Pump/shot timer restarted mid shot? - Page 2

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TallDan

#11: Post by TallDan »

I'd make sure. I'm no code expert but I don't think it's all kitchen outlets, just those within a certain radius of the sink. You will have a test button on any GFCI outlets, hit all of them in the kitchen, if your machine is still on, it's not GFCI protected.

dsc106 (original poster)

#12: Post by dsc106 (original poster) »

Confirmed, on GFCI.

I hit the "test" button and power dropped to everything on the outlet, hit reset, back on.

dsc106 (original poster)

#13: Post by dsc106 (original poster) »

** UPDATE **

I opened the machine and, as suspected (or worse than expected) the plastic "T" joint that joins the 3 tubing pieces (seen @ 9:15 here http://www.youtube.com/watch?v=g3IHsA_y1n8) together was completed busted. Which means it was just spewing steam into the machine. UGH! The piece was brittle and brown, with a piece of it left in each of the 3 plastic tubes where they join. Shining a flashlight down, I can see some residual water at the bottom of the machine. There is some wiring down there - such as the near the switch which flip-flops the machine between water reservoir and water line. And obviously, near by is the brew lever on/off switch and the pump pressure gauge.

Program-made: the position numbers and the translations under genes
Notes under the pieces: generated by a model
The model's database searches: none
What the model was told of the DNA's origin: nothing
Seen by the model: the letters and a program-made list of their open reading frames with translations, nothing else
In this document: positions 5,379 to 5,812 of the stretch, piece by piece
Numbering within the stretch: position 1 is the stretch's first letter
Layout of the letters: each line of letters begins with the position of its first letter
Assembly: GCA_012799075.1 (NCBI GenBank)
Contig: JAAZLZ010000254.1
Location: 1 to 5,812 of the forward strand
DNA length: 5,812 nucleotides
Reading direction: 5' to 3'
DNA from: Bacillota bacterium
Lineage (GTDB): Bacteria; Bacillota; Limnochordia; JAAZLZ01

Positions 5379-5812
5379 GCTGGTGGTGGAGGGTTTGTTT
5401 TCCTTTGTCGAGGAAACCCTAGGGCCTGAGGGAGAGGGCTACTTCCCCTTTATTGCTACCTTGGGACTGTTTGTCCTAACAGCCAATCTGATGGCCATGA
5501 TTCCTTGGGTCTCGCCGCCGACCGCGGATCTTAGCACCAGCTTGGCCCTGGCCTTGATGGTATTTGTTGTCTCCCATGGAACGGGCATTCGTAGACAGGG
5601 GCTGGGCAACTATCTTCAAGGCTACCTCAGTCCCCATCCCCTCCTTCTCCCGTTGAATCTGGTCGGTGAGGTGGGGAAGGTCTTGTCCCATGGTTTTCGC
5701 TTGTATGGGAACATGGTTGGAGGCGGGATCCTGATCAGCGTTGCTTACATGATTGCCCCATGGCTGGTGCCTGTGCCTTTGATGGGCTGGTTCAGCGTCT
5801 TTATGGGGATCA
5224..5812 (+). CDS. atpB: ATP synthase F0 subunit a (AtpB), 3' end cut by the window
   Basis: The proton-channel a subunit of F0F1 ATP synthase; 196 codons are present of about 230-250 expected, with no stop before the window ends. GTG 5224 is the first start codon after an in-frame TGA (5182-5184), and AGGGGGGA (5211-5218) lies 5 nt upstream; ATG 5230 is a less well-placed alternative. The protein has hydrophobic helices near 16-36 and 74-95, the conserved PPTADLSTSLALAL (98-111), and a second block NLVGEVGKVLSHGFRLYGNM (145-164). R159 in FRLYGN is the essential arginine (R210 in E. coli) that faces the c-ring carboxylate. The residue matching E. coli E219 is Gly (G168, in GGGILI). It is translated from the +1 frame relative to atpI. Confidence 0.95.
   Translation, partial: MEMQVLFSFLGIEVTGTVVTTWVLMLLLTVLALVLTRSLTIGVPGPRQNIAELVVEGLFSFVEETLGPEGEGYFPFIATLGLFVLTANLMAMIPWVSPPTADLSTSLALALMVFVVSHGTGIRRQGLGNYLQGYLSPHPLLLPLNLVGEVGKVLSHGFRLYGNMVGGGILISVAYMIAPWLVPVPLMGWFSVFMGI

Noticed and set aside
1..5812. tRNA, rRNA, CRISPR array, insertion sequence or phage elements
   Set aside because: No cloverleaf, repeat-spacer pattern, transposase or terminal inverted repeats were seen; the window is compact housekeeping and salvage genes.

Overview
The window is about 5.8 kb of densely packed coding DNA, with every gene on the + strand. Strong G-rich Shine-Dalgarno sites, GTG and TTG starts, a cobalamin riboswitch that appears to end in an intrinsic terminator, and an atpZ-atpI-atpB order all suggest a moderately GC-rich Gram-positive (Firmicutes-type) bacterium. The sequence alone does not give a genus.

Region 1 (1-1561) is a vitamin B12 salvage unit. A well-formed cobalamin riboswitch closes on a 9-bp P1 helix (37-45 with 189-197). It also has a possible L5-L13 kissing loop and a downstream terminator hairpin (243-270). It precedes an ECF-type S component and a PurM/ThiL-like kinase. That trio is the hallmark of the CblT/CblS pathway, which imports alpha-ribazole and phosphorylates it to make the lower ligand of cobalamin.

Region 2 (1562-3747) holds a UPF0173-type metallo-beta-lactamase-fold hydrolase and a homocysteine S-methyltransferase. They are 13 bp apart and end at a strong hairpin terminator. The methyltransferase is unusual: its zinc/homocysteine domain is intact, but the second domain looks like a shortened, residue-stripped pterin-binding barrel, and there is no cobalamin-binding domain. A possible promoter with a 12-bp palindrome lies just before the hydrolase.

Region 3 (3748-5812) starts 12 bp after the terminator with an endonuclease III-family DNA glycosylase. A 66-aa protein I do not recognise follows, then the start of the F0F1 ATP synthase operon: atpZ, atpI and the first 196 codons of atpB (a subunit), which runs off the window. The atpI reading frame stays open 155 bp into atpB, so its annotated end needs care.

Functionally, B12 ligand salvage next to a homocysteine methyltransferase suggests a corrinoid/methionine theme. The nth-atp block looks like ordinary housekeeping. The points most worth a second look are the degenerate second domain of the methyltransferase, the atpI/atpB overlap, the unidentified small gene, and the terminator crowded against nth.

This explains why I was finding more water around my machine in the last couple weeks. It wasn't enough to suspect a leak, I thought I was just getting sloppy with my stuff because I was fiddling with the flow control more. But nope, it must have been causing moisture build up from steam release and then slowly leaking out the bottom. For a couple weeks.

1. How robust are the connection points here for the wires? I don't believe the control boards where impacted since ECM shields them off to the side pretty well. It would likely just be the terminals such as the brew switch and bottom switches. If dried, and if working without issue... A-OK? Is there likely any 'real' or 'permanent' damage from this leak?

2. I'm not very happy a cheap brittle plastic piece is used to connect the tubing here, it's only been a year and the thing split?! Wow. That's a major oversight and failure point.